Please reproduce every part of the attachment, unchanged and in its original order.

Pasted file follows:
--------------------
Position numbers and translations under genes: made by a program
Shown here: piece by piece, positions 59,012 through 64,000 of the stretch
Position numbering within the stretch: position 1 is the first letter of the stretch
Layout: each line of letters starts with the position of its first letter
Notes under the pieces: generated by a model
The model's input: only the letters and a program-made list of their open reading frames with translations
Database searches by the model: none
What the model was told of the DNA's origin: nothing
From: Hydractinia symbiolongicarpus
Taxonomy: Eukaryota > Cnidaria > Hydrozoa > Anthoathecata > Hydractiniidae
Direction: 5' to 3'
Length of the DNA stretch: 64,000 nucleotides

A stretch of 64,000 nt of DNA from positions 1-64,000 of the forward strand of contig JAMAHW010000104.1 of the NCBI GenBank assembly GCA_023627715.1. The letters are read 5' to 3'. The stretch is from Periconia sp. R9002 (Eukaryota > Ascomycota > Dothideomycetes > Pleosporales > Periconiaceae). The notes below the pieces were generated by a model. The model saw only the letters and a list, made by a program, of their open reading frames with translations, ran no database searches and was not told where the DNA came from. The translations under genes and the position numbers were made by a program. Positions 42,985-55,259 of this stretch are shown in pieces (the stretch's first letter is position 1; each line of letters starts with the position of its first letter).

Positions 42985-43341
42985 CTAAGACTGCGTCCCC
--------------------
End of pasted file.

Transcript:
Position numbers and translations under genes: made by a program
Shown here: piece by piece, positions 59,012 through 64,000 of the stretch
Position numbering within the stretch: position 1 is the first letter of the stretch
Layout: each line of letters starts with the position of its first letter
Notes under the pieces: generated by a model
The model's input: only the letters and a program-made list of their open reading frames with translations
Database searches by the model: none
What the model was told of the DNA's origin: nothing
From: Hydractinia symbiolongicarpus
Taxonomy: Eukaryota > Cnidaria > Hydrozoa > Anthoathecata > Hydractiniidae
Direction: 5' to 3'
Length of the DNA stretch: 64,000 nucleotides

A stretch of 64,000 nt of DNA from positions 1-64,000 of the forward strand of contig JAMAHW010000104.1 of the NCBI GenBank assembly GCA_023627715.1. The letters are read 5' to 3'. The stretch is from Periconia sp. R9002 (Eukaryota > Ascomycota > Dothideomycetes > Pleosporales > Periconiaceae). The notes below the pieces were generated by a model. The model saw only the letters and a list, made by a program, of their open reading frames with translations, ran no database searches and was not told where the DNA came from. The translations under genes and the position numbers were made by a program. Positions 42,985-55,259 of this stretch are shown in pieces (the stretch's first letter is position 1; each line of letters starts with the position of its first letter).

Positions 42985-43341
42985 CTAAGACTGCGTCCCC